The first thing I planted in the garden after the crabapple was about 100 Lycoris squamigera, aka Naked or Pink Lady bulbs. These happened to be in the green when I started this garden and I thought they would be a good edger for this garden. Normally I would plant the Naked Ladies in a bit of shade but I think they will be okay in this rather exposed location. Time will tell. Eventually the crabapple will provide some shade but for now the bulbs will be on their own. I hope they all bloom this summer but I honestly don't expect them too. I double planted these bulbs and think they will make a show when in bloom and in early spring. Because these bulbs go dormant in late spring there will be a period of ratty looking foliage. That is okay for my sensibilities but some other gardeners might not like the ratty looking stage so that should be considered. I have planned to cover this foliage and the subsequent bare spots by planting Allium senescens var. Glaucum as an edger on top of the Naked Lady bulbs. The foliage of the alliums will stay short and will slowly spread. As a bonus these alliums will be in bloom the same time as the Naked Ladies, and the colors will look good together. I am not particularly fond of alliums but this one has to be my favorite. It is short and does not self seed but is easily divided. A gardening friend gave me my start over ten years ago and in all these years it has plugged along in my garden. I think here in this full sun location will we see the swirling alliums come into their own. An additional groundcover type perennial I companion planted with the Naked Ladies is Mouse Ears coreopsis and perennial geraniums. Both of these perennials are in bloom right now and will not interfere with the Naked Ladies.
March 10, 2014
At this point the garden is still looking really bare. I decided a needed a plan for this garden so I went home and pulled out my handy 1/4" graph paper. I drew out the dimensions of this perfect circle with the Callaway crabapple in the center and the Naked Lady bulbs in the outer two feet of it. I then divided the circle into quadrants and selected what perennials I thought would do best in this garden and what perennials I wanted to see daily. Those perennials wound up being: peonies (3), 'Autumn Joy' sedum (5), miniature roses (3), shasta daisies (5 clumps), I underplanted all with groundcover perennial geraniums, 'Mouse Ears' coreopsis, and edged the entire garden with swirling alliums as I stated above. I also decided to add a bird house with a climbing clematis.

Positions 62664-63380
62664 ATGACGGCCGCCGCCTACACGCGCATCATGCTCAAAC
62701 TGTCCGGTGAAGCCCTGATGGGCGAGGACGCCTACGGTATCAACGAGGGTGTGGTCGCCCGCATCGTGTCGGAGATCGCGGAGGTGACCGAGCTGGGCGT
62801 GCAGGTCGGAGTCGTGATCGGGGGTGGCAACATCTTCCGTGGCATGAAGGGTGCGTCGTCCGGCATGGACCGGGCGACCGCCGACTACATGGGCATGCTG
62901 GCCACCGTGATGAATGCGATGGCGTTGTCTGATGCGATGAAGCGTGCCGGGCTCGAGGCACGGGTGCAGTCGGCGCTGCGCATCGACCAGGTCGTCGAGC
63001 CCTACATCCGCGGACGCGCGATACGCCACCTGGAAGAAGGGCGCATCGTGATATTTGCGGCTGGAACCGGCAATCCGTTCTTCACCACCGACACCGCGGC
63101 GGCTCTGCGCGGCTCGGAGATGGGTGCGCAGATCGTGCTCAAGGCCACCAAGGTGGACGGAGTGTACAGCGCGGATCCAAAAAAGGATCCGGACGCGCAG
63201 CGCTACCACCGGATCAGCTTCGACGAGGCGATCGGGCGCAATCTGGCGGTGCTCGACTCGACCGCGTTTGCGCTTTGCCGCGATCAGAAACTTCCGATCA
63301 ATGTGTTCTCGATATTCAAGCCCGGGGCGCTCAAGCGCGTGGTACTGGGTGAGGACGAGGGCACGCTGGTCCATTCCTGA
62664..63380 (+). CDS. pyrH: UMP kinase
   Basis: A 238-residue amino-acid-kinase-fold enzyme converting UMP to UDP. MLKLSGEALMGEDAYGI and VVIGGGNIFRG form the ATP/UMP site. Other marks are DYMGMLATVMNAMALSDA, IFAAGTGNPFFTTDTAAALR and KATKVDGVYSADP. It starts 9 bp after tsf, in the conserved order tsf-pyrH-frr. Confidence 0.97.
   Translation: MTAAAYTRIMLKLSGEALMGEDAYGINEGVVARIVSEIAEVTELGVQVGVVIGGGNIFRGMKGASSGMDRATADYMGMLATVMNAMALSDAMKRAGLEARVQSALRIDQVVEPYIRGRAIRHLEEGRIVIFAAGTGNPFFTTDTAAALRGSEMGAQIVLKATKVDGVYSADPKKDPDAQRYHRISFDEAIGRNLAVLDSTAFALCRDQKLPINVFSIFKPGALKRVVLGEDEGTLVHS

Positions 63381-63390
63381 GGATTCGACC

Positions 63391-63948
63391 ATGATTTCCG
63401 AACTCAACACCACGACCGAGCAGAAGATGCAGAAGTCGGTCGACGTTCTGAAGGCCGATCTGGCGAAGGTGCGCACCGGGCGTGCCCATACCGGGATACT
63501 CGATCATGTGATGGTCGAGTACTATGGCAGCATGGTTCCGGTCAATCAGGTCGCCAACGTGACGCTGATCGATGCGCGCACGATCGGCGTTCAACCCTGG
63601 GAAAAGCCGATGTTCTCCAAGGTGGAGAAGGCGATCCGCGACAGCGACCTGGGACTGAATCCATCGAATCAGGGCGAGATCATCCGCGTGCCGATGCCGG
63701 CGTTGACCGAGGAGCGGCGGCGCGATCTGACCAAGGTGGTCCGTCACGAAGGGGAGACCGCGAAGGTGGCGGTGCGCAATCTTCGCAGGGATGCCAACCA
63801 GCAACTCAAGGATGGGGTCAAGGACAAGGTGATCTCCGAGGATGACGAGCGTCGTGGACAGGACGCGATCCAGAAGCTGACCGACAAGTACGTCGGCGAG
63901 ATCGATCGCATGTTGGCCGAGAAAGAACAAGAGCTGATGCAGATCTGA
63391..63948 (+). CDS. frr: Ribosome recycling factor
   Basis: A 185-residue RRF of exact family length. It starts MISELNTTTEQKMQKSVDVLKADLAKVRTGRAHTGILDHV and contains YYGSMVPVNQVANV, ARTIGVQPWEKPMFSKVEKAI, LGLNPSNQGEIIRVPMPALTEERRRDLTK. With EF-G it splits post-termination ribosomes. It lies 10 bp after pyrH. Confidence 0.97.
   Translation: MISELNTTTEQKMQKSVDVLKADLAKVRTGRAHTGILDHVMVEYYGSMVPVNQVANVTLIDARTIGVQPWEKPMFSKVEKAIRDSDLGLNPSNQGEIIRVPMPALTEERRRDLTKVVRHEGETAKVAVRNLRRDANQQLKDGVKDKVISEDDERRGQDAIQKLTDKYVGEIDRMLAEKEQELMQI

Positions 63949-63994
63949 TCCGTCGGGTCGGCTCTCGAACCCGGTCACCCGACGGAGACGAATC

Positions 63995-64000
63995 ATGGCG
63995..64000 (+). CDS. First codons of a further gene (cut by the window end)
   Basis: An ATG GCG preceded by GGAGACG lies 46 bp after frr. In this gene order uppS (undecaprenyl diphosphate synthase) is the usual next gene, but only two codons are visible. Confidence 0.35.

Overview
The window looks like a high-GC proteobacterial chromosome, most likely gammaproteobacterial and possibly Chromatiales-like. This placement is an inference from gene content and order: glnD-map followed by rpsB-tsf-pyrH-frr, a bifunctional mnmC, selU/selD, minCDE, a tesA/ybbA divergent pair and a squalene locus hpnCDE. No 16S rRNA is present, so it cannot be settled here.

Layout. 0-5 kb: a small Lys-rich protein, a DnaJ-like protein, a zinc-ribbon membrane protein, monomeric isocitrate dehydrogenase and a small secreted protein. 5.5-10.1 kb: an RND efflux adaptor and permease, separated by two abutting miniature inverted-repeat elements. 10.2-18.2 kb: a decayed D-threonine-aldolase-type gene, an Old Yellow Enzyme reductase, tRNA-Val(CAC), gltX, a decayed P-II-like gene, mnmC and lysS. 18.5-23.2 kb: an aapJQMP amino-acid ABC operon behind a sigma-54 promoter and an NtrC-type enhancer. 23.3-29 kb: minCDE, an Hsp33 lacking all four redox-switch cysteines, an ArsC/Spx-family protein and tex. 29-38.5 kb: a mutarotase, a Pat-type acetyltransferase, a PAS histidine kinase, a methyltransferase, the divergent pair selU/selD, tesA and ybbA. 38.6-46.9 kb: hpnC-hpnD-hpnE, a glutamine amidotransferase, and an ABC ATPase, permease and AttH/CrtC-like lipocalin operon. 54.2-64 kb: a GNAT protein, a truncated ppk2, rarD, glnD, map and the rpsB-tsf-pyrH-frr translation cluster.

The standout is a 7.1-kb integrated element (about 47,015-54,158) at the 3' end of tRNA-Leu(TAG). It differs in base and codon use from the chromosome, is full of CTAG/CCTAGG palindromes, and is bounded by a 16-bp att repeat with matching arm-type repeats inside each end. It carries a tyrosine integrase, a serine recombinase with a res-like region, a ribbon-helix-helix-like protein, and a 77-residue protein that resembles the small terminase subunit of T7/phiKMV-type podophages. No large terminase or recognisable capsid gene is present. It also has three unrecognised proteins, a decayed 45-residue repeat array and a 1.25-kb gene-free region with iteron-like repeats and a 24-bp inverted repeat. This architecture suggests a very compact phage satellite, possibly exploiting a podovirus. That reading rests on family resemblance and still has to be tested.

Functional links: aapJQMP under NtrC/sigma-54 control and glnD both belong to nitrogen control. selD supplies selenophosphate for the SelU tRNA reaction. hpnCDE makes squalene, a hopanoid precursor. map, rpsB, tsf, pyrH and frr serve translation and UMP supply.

May 19, 2014
This is the result two months later. The peonies in this garden did not bloom but they will be fine by next year as the foliage came in nicely. The sedum, geraniums, shasta daisies, miniature roses, and all the perennials are doing outstanding. I did plant a clematis along the 4x4 behind the Callaway crabapple and it is in bloom! It is the clematis in the first photo. This despite being dug up only one month ago. The foliage of the Naked Ladies is starting its downward spiral. Actually, it is almost done with its ratty stage and the foliage is nearly gone. Soon the foliage will completely disappear and the Naked Ladies will be forgotten about until this summer sometime around early August when they should bloom.
June 2, 2014
To cover up the bare spots where the Naked Ladies were planted I planted 'Mouse Ears' coreopsis and swirling alliums (Allium senescens var Glaucum). The above shot shows the Mouse ears in bloom. The swirling alliums are the small tuft of foliage on the outer edge. This tuft of foliage will grow in nicely and most likely will bloom along with the naked ladies that are planted in this area as well.
June 2, 2014
I will post updates as they happen in this garden. The above picture shows the garden as it is today (or rather two days ago). Our house is starting to take shape in the background so you can kind of get some orientation to the site. The orchard is to the left of the camera.
One of the great things about blogging is I can follow the progress and see the changes in the gardens. I think the changes are one of the best things of gardening and I marvel at each change. This garden has served as a divider in our field; which is where most of the workers and even myself wind up parking as work on the house continues. At some point I will be working some more gardens in this area but because this garden is so close to the driveway I knew it would not be in harm's way while the house is being built....
in the garden....